In fact, every complaint raised against Covenant baptism can be raised against covenant circumcision. If those complaints were invalid for circumcision, they are invalid for baptism.

    Isn't Repentance and Faith Required Before Baptism?

    It is true, that when speaking to adult Jews (Acts 2:38) Peter commanded, "Repent and be baptized everyone of you for the forgiveness of your sins." It does not follow, however, that only adults who can understand and follow this command may receive the sign of entrance into the covenant community. This would have eliminated all infant circumcisions. Obviously, God commanded circumcision of the children of believers.

    Substitute the word "circumcised" for the word "baptized" in Acts 2:38. To Jews, whose Bible was the Old Covenant Scriptures, this would have made perfect sense: Renounce sin and receive the sign of the covenant. The case in Acts 2:38 is parallel to that of the foreigner who took the sign of entrance into the covenant people Israel. He had to turn from his old ways and embrace the God of Abraham, Isaac and Jacob. The fact that adults were required to make a profession of faith before circumcision, did not prevent the Lord from demanding that they circumcise their infant sons.77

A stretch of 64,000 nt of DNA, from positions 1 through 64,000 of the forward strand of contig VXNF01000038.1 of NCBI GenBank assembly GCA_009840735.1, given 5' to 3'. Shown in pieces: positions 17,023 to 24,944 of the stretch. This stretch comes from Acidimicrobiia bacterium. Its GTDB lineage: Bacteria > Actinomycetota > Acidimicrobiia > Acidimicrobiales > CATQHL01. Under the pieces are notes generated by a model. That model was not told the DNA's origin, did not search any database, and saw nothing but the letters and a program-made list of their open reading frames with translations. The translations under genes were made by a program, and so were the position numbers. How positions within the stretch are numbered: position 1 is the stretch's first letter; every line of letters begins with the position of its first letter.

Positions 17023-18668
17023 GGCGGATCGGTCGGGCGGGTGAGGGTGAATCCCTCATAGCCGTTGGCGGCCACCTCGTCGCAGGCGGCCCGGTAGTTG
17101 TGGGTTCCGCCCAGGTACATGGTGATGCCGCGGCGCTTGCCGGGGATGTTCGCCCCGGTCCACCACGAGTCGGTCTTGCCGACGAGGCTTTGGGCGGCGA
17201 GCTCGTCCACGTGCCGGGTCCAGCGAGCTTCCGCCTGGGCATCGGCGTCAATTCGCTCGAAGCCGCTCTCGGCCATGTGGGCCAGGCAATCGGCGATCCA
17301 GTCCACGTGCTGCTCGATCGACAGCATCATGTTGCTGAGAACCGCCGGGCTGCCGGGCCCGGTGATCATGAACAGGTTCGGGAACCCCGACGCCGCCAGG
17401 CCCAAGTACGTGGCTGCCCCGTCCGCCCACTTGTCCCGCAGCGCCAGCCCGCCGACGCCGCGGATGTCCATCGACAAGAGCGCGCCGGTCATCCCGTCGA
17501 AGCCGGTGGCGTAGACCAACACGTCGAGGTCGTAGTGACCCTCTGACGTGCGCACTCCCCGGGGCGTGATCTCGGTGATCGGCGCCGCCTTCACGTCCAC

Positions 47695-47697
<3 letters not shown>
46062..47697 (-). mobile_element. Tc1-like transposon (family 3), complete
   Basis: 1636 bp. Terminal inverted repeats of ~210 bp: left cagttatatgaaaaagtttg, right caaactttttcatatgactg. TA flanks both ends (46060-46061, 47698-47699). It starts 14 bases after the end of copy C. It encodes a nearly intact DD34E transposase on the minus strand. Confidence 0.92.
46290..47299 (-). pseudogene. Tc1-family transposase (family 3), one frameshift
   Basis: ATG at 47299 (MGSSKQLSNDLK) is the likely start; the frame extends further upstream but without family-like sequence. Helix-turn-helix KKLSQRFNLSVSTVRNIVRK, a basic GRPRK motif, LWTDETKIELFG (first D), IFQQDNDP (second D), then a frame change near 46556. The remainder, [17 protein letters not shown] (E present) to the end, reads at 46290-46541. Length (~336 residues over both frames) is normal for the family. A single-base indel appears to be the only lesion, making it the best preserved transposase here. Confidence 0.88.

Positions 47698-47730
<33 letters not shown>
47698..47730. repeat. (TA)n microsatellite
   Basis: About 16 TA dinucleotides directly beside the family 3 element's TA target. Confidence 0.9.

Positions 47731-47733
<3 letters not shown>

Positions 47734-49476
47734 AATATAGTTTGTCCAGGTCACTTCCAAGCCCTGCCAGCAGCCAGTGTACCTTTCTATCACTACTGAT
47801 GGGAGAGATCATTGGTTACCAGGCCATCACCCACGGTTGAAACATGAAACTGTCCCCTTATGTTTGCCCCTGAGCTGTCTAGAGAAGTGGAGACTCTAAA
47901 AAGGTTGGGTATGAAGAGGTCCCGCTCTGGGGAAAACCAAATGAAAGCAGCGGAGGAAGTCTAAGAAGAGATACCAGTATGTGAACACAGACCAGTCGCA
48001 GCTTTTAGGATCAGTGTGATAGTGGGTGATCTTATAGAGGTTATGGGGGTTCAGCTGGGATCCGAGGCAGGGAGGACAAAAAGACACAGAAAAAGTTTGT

Nor should one ignore Acts 2:39 where Peter gives the positive reason for baptism:

    The promise is to you and your children and for all who are far off-for all whom the Lord our God will call (italics mine).

    God's Word says the promise is to the children of believers as well as to those old enough to repent. Peter was deliberately repeating the Abrahamic-covenant promise in Genesis 17:7 and commanding them to baptize their children.

    Isn't Faith Necessary for Entering the Christian Life?

    This question seems to imply that somehow faith was not as necessary for Moses or Abraham. Such an implication is false. Hebrews chapter 11 teaches that all the heroes of the faith who lived before Jesus birth obeyed God in faith.78 If faith was necessary in the Old Covenant and yet infants received the sign of the covenant, then the fact that adults needed to express their faith by circumcision does not rule out the children of believers receiving the sign of the covenant in the New Covenant.